Have You Made This Travel Mistake in Russia?
Headed to Russia or Ukraine on a social visit? Here are two words of advice:
In the U.S., we rarely bring gifts when we travel, except on Christmas, of course, or when visiting a relative who has a young child. But in Russia or Ukraine, gifts are always given by the visitor, to each of the people he or she is visiting. Yes…I said “each.”
Living here in Ukraine, now, for six years, I can say it’s a major pain in the a** any time I take a trip somewhere. When I go back to the U.S., for example, my Ukrainian wife and her parents burden me with gifts for each of my family members and their children. (Because, in their eyes I’m going for a visit, and thus must bring gifts.) Sure, a chocolate bar on its own isn’t a big deal…but I have ten nephews and nieces, so that’s ten chocolate bars. Add in dish towels, table cloths, Ukrainian tea, and so on….trust me: Half of my suitcase becomes devoted to shuttling gifts overseas. So much so that on my last few trips I had to enforce a new rule: One tiny gift per family (not per person). And again, on the way back, I need to bring something for each of my wife’s family members.
I don’t mean to sound like a Grinch. It was fun the first twenty times or so. But it’s starting to get old. And I can now get away with bringing less. (Though I still always bring something.) But my own issues aside, if you have a trip upcoming to a Russian or Ukrainian friend, I repeat my opening advice: Bring gifts.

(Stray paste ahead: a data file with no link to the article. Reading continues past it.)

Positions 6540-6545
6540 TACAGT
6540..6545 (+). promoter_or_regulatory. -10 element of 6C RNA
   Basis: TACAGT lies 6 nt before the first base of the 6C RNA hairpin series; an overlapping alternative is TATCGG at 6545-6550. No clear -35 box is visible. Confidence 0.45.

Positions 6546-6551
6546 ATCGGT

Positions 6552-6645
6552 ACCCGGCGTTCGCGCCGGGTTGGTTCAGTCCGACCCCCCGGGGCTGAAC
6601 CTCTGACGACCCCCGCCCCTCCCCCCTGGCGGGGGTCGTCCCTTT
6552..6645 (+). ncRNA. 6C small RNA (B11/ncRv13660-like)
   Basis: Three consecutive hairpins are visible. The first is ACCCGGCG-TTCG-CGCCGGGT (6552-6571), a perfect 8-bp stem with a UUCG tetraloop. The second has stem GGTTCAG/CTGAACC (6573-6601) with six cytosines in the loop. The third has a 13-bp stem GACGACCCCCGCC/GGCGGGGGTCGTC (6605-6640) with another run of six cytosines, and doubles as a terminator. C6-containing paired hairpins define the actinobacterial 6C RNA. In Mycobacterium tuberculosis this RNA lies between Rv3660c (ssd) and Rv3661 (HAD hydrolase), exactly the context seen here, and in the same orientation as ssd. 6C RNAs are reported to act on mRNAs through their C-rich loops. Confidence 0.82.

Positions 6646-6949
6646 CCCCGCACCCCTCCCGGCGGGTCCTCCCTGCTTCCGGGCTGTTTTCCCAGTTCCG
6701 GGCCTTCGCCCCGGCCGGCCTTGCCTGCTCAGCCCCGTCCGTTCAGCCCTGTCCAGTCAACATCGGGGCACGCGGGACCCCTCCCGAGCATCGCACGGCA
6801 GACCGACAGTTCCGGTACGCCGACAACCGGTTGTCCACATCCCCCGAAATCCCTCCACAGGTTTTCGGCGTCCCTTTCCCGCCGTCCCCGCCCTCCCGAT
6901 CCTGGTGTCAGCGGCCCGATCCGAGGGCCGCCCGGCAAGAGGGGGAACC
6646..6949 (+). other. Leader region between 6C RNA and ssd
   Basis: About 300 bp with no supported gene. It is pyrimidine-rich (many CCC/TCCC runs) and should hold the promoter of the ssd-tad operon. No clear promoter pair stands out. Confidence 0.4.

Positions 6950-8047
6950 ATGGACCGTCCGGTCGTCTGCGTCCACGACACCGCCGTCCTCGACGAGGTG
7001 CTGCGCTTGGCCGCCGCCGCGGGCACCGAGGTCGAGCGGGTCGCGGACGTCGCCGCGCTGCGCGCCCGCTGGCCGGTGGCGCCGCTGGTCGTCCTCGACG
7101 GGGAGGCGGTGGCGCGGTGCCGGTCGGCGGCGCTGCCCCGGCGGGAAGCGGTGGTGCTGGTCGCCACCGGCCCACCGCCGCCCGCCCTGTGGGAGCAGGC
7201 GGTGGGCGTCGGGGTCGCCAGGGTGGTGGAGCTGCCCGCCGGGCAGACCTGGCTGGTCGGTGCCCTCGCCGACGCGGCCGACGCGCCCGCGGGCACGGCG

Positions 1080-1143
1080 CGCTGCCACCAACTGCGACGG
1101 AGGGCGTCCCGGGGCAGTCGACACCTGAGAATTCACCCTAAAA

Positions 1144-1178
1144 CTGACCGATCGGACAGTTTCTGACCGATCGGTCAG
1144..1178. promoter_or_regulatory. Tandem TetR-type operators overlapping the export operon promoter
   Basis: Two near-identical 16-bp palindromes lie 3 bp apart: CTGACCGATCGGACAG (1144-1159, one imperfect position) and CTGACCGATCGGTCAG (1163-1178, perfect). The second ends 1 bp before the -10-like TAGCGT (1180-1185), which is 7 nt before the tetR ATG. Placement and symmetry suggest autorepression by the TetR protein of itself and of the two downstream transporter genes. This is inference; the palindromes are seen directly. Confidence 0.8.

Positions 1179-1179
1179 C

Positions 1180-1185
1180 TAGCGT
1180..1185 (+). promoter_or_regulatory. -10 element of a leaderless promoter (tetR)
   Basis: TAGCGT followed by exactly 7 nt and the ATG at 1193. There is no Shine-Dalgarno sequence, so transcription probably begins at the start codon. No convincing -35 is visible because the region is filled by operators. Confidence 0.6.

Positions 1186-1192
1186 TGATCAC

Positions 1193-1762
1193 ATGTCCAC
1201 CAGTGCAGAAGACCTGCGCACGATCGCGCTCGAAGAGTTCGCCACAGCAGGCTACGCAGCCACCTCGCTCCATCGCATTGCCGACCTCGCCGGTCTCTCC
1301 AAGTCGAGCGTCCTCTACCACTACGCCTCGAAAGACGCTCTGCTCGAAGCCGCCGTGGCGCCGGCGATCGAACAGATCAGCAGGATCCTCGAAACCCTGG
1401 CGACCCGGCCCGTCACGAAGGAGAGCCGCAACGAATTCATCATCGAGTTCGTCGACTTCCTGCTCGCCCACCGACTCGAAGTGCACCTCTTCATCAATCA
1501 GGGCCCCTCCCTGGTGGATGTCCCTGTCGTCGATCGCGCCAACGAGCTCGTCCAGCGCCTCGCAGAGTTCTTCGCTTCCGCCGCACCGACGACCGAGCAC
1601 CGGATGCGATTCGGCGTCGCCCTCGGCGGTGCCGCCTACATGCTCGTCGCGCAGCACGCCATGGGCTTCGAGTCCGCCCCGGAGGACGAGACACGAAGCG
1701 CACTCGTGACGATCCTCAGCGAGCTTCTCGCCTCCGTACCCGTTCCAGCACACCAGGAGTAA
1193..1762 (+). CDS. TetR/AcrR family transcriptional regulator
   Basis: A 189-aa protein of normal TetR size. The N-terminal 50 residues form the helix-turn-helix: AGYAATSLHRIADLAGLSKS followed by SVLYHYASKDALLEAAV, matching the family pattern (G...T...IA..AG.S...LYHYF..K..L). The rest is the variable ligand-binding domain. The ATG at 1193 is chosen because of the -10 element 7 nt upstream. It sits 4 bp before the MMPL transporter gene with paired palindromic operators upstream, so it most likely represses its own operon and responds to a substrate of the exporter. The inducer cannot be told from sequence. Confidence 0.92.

What, exactly, to bring? And for whom? Well, they don’t need to be expensive. Regional and unique are the two qualities that most of the gifts I bring tend to have in common. A regional calendar with great photos of your city or state. A picture book of your city or state….or even country. A nice T-shirt is good, if you’re certain of the person’s size. Ladies here love to get high-quality creams, so I usually bring something from Bath & Bodyworks (preferable, apparently, compared to the Bath Shop and others.) Granted, hand cream isn’t exactly a “regional” gift, though it’s not readily available in Ukraine, at least, so it’s still a unique and welcome gift.
As for whom to give things to? Ask your friend ahead of time who you’re likely to encounter. Her mom, her dad, her grandmother, her sister, and her children if she has any. Best to bring two or three extras, in case there’s someone you or she overlooked, or if you realize one gift might be better than another for someone. You might also consider giving a gift to your landlady if you rent an apartment. It’ll guarantee you great service on your return visit.